A Silver Timpani Based White Elephant
Sheffield has a proud musical heritage. From Joe Cocker to Jarvis Cocker, and Cabaret Voltaire to the Human League, it, along with Manchester and Liverpool would have been good places for a musical archive of some description. Whereas Liverpool and Manchester is world famous for its popular culture, few people outside of Northern England may be familiar with the Sheffield scene.
On a trip to Sheffield I made on the 06 January 2000, I visited the National Centre for Popular Music. I hoped the museum would offer some reference to ABC, Cabaret Voltaire, Clock DVA and the Human League. Instead, I left the museum disappointed thinking ‘be populist but at least have something of a local nature’. Apart from an exhibition with pictures of the closed Corporation and Fiesta clubs, I left feeling a little empty handed.
The National Centre for Popular Music opened on March 1999. It was designed by Branson Coates Architects following a design competition. Coated in – appropriately – Stainless Steel, it resembles four timpani drums. Its lids rotated in the wind.
Opening on the 01 March 1999, the museum cost £15 million, with £11 million from National Lottery funding. On the ground floor, was a café and exhibition space for free temporary exhibitions. The main part of the museum was on the first floor, with its centrepiece being ‘Soundscapes’, a 3D surround sound auditorium with ambient music written by Heaven 17’s Martyn Ware.
A further two drums were called ‘Perspectives’ and ‘Making Music’. The latter was a child-friendly hands-on part of the museum. Another drum was devoted to World Music, though meant for temporary exhibitions. With potential family appeal, the National Centre of Popular Music’s trustees were optimistic and anticipated visitor numbers of 400,000 per year.
The October 1999 saw the museum go into liquidation. Its owners, Music Heritage, handed control of the museum to Price Waterhouse Coopers. Over seven months, they amassed 107,000 visitors, which would have equated to about 200,000 visitors per year – half their target. The sparsity of exhibits and the price (an expensive for 1999 £21 for a family ticket) may have put visitors off.
At the start of 2000, visitor forecasts were reduced to 150,000 per annum, more achievable than the 400,000. In spite of a relaunch, the National Centre for Popular Music closed for good in June 2000. The building was put to good use afterwards, as a live music venue in 2001. Two years later, Sheffield Hallam University purchased it for their Students’ Union premises.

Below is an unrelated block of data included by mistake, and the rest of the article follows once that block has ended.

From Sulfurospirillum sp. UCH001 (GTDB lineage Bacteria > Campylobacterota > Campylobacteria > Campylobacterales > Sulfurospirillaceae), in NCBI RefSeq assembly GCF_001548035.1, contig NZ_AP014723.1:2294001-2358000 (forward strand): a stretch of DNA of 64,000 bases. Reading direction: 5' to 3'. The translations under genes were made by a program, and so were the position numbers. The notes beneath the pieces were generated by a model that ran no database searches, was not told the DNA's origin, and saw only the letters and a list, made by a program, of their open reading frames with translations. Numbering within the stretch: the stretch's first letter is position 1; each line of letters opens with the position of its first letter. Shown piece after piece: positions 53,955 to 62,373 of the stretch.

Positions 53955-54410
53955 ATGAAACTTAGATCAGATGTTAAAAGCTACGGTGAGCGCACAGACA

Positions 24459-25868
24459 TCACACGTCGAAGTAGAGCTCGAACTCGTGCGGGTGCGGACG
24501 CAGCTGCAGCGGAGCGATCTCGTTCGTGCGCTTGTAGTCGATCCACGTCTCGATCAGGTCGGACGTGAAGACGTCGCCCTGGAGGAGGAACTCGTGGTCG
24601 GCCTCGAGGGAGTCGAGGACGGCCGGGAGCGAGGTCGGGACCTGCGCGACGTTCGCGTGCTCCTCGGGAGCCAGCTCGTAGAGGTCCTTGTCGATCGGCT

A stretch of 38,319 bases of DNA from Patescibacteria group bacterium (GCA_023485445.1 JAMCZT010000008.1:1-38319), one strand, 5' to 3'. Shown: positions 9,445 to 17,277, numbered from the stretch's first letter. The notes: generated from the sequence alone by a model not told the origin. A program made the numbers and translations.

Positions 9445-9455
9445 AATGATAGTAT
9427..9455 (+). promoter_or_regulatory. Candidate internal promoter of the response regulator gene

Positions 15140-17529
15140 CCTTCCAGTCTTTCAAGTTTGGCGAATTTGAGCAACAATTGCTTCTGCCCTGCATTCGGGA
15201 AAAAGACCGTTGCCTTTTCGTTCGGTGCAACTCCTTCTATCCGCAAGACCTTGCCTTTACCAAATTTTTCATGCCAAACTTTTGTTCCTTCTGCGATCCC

On my visit, the museum lacked a certain oomph. In my opinion, it didn’t know whether it wanted to be a musical theme park or creche, or a scholarly museum. I wanted it to be the latter, given Sheffield’s proud musical history. Where was the material on Western Works? Why couldn’t I have bought a CD version of Cabaret Voltaire’s seminal 1981 album ‘Red Mecca’?
Today, there doesn’t seem to be a specialist music museum under the aegis of, for example, the Science Museum Group. The closest thing to the National Centre for Popular Music is the British Music Experience in part of the O2 Arena, Greenwich. Owned by a charitable trust, it opened in 2009 (with funding by Harvey Goldsmith) and – ironically – occupies part of another unsuccessful millennium attraction (the Millennium Dome). It seems to have righted the wrongs of Sheffield’s venture, though this still leaves Northern England without a music museum of some description.
On commercial grounds, Liverpool or Manchester would have been better places for a popular music museum. In 1999, Sheffield was probably 10 years behind Manchester and Liverpool in being a world renowned tourist destination. Their heart was in the right place: Sheffield, with its excellent links to the rest of Yorkshire, Manchester and the Peak District, had potential for good footfall. Alas it wasn’t to be, despite being close to Midland station, the Showroom Cinema and Gallery, and The Leadmill.
S.V., 24 March 2013.